“I didn’t understand what that meant,” Wilgers said. “I just remember that my mom started crying and my dad had a tear in his eye and so I just started crying, like, ‘What’s going on?'”

Wilgers left the hospital using a three-point cane. After seeing her older sister walking with it, Miranda asked her if she was really going to use a cane.

“She didn’t touch that cane again,” Sharon said. “I just think she had sheer determination throughout the whole thing not to be different.”

Wilgers started doing physical therapy in Washington, Kan., the morning after her surgery. Going to physical therapy three days a week for three months helped her recover 100 percent of the strength she lost in her left hand, and 75 percent of the strength she lost in her left foot.

From February to August 1999, after enduring three different diagnoses — cancer, brain disease, an arteriovenous malformation – doctors told the Wilgers that Natalie would not live to graduate from high school.

“It was a roller coaster — you’re high one minute and you’re just drug down the next,” Sharon said.

“At that time, I knew that Natalie was very intelligent, had a lot of potential — I just feared that … she wouldn’t get to pursue her dreams. That was a big concern of mine,” said Andrea Woltje, Wilgers’ teacher at the time. Woltje described her student as outgoing, polite and thoughtful.

The final diagnosis for Wilgers turned out to be factor V leiden, a blood disorder that causes blood to thicken, though it was also thought the tumor might have been caused by a stroke. Though it was confirmed that Natalie would live a normal and healthy life, she was told she would not be able to play sports or live a very active lifestyle.

“Natalie still went out for sports and didn’t let [the disorder] get in the way of what she wanted to do …. Sometimes she had trouble doing certain things, but she would be the last one to ever complain about something like that,” said Dana Oehmke, sophomore in family studies and human services and Wilgers’ close friend and roommate.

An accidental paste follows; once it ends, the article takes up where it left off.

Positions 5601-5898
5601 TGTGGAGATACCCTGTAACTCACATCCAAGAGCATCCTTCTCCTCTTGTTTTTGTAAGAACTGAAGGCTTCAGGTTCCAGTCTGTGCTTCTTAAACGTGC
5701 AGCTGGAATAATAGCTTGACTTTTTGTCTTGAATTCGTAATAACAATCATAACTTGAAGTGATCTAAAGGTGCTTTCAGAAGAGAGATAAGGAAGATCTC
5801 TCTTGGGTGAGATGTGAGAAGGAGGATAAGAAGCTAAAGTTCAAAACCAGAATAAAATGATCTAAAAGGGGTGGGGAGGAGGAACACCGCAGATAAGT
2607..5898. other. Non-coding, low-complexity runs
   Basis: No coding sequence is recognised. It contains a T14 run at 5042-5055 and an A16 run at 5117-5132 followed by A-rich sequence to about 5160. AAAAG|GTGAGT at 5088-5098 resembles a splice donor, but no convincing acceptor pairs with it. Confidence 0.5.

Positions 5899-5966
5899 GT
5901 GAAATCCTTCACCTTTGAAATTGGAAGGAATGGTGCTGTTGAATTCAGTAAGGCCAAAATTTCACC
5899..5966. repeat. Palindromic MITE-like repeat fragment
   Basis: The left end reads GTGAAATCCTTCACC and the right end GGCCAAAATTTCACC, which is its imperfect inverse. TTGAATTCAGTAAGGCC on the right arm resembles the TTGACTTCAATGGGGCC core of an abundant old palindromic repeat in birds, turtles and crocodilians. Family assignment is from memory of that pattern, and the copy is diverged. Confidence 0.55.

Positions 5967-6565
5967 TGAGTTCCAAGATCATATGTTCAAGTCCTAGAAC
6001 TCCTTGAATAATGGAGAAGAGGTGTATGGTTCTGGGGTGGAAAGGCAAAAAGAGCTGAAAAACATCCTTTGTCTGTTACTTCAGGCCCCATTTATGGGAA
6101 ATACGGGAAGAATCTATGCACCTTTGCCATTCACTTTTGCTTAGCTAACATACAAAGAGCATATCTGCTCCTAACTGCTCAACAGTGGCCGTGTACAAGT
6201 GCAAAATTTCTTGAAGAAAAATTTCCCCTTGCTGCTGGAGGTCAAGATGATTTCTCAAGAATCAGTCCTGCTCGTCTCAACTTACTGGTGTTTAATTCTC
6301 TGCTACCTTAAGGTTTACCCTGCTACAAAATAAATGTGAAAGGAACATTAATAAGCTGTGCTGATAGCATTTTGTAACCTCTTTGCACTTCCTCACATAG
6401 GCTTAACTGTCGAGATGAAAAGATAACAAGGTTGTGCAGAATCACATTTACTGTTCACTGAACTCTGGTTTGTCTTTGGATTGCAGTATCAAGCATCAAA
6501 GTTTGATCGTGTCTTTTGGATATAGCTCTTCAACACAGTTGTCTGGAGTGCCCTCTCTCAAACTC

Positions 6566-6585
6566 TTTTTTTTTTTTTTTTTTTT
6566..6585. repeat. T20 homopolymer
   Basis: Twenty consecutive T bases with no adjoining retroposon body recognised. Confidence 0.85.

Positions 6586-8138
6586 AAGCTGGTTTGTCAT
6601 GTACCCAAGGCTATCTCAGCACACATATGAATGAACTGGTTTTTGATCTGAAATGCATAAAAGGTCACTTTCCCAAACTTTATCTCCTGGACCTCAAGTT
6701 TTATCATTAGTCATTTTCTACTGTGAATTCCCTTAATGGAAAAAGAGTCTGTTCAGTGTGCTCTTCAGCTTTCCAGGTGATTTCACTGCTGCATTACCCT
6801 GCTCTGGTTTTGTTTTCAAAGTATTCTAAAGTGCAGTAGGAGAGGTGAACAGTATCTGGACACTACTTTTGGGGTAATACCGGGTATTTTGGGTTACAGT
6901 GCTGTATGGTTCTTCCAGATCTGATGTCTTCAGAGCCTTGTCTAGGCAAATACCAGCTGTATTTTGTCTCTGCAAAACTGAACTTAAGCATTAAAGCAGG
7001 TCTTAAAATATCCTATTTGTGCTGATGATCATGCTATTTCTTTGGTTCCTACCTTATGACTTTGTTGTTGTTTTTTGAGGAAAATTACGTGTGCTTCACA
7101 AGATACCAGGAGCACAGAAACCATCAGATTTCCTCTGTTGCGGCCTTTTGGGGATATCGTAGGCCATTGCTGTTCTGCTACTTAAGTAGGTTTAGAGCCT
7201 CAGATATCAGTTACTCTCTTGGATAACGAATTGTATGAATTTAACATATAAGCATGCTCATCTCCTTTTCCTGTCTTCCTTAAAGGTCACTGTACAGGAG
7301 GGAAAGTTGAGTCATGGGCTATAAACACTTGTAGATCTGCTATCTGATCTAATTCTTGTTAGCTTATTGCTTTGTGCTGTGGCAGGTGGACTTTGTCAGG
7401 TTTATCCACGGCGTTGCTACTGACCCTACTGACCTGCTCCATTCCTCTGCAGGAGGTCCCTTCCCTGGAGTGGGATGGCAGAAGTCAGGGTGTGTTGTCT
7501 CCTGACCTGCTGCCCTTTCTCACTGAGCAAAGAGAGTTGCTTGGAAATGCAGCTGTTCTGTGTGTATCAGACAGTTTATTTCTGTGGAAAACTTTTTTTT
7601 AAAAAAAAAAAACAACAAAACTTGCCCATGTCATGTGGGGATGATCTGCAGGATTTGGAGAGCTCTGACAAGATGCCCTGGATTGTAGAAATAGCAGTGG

“I didn’t refrain from trying,” Wilgers said. “I played basketball and volleyball in junior high, and volleyball and track in high school. Most of the time I sucked, but whatever — I did it.”

Not only did she graduate from high school, contrary to doctors’ early predictions, but she was valedictorian of her class and now attends K-State on several academic scholarships.

“She tries hard, she pushes herself to do well,” Sharon said. “So she’s had brain surgery — to have gone through all of that, she never said ‘I can’t.'”

Wilgers said she plans to earn her doctoral degree in physical therapy and hopefully move back to her hometown to get a job with the physical therapist who used to help her.

“It’s just crazy how I think about walking normally would make me the happiest person ever, and most people don’t realize that,” said Wilgers, who said she is interested in working with children, stroke victims and people with sports-related injuries. “I just want to be a physical therapist to help people in the way I was helped.”